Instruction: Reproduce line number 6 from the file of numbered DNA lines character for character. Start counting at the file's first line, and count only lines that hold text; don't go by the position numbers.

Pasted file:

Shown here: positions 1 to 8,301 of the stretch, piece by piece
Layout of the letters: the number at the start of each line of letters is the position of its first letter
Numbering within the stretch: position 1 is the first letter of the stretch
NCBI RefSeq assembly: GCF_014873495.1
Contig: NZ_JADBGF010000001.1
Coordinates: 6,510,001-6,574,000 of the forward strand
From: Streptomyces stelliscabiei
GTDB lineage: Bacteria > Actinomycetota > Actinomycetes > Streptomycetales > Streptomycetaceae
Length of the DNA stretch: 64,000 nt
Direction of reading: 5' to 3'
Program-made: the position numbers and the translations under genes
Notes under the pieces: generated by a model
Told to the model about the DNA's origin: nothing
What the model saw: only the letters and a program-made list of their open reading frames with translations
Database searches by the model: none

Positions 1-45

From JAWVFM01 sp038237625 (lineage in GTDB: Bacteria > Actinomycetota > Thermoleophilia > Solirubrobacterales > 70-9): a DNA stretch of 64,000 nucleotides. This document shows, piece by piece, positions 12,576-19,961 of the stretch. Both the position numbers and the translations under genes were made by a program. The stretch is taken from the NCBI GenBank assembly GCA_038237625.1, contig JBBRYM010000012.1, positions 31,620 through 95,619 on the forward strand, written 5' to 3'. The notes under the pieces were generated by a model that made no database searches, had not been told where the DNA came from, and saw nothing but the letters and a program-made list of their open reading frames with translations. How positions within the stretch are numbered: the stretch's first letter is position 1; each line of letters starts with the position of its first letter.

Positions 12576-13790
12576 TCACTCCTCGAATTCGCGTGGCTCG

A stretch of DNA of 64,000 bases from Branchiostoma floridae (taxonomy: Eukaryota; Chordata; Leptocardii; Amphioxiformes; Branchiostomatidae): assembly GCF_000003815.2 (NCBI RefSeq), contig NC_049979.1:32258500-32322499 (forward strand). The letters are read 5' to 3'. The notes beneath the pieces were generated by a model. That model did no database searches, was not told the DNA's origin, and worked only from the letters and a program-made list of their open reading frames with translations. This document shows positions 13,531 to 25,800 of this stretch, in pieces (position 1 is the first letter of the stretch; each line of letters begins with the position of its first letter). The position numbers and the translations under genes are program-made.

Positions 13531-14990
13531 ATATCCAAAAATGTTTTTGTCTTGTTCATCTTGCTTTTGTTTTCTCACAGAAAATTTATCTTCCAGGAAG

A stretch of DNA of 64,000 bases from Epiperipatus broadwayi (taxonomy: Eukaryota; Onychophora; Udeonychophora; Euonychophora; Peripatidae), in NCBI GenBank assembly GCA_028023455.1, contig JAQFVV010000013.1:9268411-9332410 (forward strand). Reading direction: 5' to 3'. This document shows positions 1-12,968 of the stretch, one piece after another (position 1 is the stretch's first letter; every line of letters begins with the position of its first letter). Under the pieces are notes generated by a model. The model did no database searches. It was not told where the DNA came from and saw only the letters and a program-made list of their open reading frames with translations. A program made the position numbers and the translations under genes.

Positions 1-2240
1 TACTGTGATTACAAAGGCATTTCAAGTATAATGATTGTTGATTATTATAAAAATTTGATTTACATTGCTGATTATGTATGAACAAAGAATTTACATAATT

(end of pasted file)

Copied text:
Coordinates: 6,510,001-6,574,000 of the forward strand